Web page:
Young cubsPhoto:
Image: U.S. Fish and Wildlife Service

Despite the mother’s hard work, protection and fat-rich milk, survival rates are quite low: Only 42% of all cubs will survive beyond the first year; the rate is down from 65% just 15 years ago. Starvation is one reason for the death of cubs, accidents another but also the fact that adult males sometimes hunt and kill cubs for food.

The mother and her cubs remain in the den until mid February or mid April – an involuntary fast for the mother who is living off her fat reserves while also fattening her kids from barely 1 kg (around 2 lb) at birth to 10-15 kg (22-33 lb). The first two weeks after emerging from the den, the mother and her cubs stay in the vicinity while the cubs get used to walking around and the mother grazes on the vegetation.

Ah, finally out of the den!
Polar bear mother and cubsPhoto:
Image via pixdaus

Then, they start the long trek out to the sea ice where the mother can start hunting and have her first proper meal after fasting for six or seven months. The mother will continue nursing her cubs until they are two and a half and will teach them everything from swimming, hiding and hunting until they can survive on their own.

Polar bears are excellent swimmers:
Polar bears swimmingPhoto:
Image via exodus

The aww-inspiring image below of the polar bear mother with her two cubs nicely demonstrates just how white the fur of young polar bears is and how much of a yellow tinge it takes on as the polar bear ages.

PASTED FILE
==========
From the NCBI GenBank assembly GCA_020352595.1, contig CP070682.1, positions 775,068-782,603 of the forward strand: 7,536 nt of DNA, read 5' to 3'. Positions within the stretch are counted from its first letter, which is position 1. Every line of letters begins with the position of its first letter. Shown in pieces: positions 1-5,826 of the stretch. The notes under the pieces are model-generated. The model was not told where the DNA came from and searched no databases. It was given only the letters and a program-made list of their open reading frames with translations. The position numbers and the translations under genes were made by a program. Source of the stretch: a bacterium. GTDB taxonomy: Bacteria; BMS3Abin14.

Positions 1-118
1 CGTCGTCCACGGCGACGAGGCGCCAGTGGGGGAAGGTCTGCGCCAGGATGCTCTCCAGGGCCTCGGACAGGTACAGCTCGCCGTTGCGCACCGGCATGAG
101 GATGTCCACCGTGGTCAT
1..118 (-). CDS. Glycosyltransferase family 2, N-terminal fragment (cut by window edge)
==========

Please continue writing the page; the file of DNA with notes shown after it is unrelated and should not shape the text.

Mama, do we have to go out into the world?
Mother and cubsPhoto:
Image via pixdaus

After the mother leaves (read: chases the cubs away or abandons them when they are old enough to make it on their own) siblings have been observed living and travelling together for weeks or even months.

Adult male polar bears usually lead solitary lives though they play with each other for hours and seem to develop friendships.

Nothing like chilling with the mates:
Adult malesPhoto:
Image via American Indians

The maximum age of polar bears is usually around 25 years though exceptions prove the rule; the oldest wild bear lived to see 32 years of age and the oldest bear in captivity died at the age of 43.

The current conservation status of polar bears is classified as vulnerable with 5 of their 19 subpopulations declining due to unrestricted hunting for decades. Plus, their natural habitat is shrinking and threatened by global warming. It is estimated that only 20,000 to 25,000 polar bears exist today worldwide. Arctic drilling interferes far more than previously thought as it disturbs the polar bears’ denning habitat and might cause mothers to abandon their cubs early.

Nuclear polar bear family – small but tough:
Polar bear familyPhoto:
Image via selfhelpdaily

The polar bear habitat stretches over the territories of only the following five nations: Canada, Denmark (Greenland), Norway (Svalbard), Russia and USA (Alaska) that signed an agreement for polar bear conservation already in 1973. But that doesn’t mean the well-being of these Arctic giants should only be the responsibility of those five; surely the support of the international community is needed as some scientists predict that they may be extinct within the next 100 years.

Sources: 1, 2, 3, 4